Clinical trial findings show that olaparib, given in the neoadjuvant setting, was feasible with 100% of participants able to receive the planned 2 cycles.
Administering poly (ADP-ribose) polymerase inhibitors (PARPi) olaparib (Lynparza) from AstraZeneca prior to chemotherapy and surgical intervention resulted in favorable surgical options, manageable adverse events, and positive health outcomes for individuals with ovarian cancer with germline mutation, according to results from the Neoadjuvant Olaparib Window (NOW) (NCT03943173) trial.1
The findings demonstrated that olaparib, given in the neoadjuvant setting, was feasible with 100% of individuals in the trial able to receive the planned 2 cycles. Approximately 93% of individuals were able to undergo subsequent surgery, with all achieving optimal tumor reduction.1
Among those who were treated with 2 cycles of Olaparib, followed by surgery and adjuvant computerized tomography scan, 85% had no evidence of disease after the completion of all therapies.1
“Patients are interested in receiving therapies specifically targeting their tumor,” Shannon Westin, MD, MPH, an investigator, said in a statement. “There was great excitement among patients for the opportunity to not receive chemotherapy.”1
Adverse events (AEs) during treatment with olaparib were similar to what investigators expected, including abdominal pain, anemia, constipation, nausea, and pain. The only severe AE reported was grade 3 anemia in 3 individuals.1
The NOW trial was a open-label, single-arm pilot study for advanced-stage, high-grade epithelial ovarian, peritoneal, or fallopian tube carcinoma. All individuals had a germline mutation in BRCA1, BRCA2, PALB2, or RAD51C.1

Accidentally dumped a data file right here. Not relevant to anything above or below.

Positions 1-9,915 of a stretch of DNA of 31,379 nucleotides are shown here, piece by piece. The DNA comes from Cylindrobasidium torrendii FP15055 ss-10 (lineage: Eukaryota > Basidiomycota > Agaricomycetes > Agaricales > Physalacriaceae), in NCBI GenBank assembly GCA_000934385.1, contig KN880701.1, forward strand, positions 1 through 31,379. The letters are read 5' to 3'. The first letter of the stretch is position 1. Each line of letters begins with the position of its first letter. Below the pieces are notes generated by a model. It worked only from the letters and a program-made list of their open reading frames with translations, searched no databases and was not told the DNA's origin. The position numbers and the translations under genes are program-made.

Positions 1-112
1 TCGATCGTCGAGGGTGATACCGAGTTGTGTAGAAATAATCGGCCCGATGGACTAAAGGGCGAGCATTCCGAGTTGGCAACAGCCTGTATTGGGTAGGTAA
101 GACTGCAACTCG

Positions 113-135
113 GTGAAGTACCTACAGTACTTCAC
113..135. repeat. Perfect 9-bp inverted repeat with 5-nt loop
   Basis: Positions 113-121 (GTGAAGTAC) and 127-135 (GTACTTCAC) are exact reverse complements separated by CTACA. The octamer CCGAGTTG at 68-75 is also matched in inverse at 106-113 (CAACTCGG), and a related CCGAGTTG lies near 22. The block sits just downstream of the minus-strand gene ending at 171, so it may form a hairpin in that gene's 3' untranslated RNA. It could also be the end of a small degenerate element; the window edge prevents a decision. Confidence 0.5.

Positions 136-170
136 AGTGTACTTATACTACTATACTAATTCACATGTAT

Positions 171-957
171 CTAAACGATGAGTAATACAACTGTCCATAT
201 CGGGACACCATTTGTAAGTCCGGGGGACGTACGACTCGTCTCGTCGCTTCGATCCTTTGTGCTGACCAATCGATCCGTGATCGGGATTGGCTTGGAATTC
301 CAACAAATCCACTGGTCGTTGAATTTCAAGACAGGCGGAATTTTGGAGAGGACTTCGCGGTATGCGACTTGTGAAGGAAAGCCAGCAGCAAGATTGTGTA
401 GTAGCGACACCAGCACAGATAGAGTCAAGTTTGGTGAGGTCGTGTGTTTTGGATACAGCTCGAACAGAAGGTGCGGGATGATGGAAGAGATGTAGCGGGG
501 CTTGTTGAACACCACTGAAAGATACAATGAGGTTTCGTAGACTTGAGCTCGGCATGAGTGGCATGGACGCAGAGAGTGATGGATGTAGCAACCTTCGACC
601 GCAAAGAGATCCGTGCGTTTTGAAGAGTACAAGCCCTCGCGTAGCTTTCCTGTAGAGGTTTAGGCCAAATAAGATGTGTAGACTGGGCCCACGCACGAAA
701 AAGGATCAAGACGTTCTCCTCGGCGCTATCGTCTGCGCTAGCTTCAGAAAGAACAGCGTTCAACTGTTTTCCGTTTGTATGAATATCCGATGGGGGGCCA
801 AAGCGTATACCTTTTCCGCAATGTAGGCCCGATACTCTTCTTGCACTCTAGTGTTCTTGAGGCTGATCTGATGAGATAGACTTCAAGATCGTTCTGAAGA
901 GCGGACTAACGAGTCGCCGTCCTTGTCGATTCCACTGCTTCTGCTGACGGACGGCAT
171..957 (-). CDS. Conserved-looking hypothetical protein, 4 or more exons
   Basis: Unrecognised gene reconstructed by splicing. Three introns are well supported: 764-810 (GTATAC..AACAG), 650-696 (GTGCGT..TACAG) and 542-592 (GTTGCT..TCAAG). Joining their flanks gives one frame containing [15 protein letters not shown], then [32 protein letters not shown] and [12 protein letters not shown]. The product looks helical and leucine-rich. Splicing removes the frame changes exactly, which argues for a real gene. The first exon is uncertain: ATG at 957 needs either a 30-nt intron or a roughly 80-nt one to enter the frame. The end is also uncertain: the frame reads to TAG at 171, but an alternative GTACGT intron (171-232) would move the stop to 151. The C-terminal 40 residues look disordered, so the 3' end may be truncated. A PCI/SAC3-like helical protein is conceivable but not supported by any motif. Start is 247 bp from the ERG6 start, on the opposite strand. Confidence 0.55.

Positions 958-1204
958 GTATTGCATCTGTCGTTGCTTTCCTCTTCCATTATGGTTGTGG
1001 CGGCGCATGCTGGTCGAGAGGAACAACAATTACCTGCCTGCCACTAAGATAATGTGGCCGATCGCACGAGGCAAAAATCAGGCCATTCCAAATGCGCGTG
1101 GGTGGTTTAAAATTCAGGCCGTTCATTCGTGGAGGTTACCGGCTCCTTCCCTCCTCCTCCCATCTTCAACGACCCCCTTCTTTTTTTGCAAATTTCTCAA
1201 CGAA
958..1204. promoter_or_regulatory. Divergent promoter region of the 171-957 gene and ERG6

There were 15 total individuals treated, with a median age of 56 years. Approximately 40% of individuals had stage 4 disease.1
“This study provides a potential template for how we might vet targeted therapies earlier in the treatment continuum,” Westin said. “As drug options increase, it is encouraging to see opportunities for patients to get testing at diagnosis and receive targeted therapy in lieu of or in addition to chemotherapy.”1
Historically, PARPi usage followed cytotoxic chemotherapy as a maintenance medication, which has been taken long-term among individuals with ovarian cancer.1
the findings justify further research to see if PARPi can be given to individuals who receive chemotherapy in the neoadjuvant setting, which would be a new usage of this medication, investigators said.1
Results of the trial were presented at the Society of Gynecologic Oncology 2023 Annual Meeting on Women’s Cancer.1
FDA-approved Olaparib is indicated for breast, ovarian, pancreatic, and prostate cancer. It is also approved as an add-on therapy to different treatments or a monotherapy.2
1. Study finds intriguing outcomes in ovarian cancer patients treated with PARP inhibitors before surgical intervention and subsequent chemotherapy. Society of Gynecologic Oncology. News release. March 25, 2023. Email.
2. Lynparza label. Prescribing information. AstraZeneca. 2022. Accessed March 27, 2023. https://www.accessdata.fda.gov/drugsatfda_docs/label/2022/208558s023lbl.pdf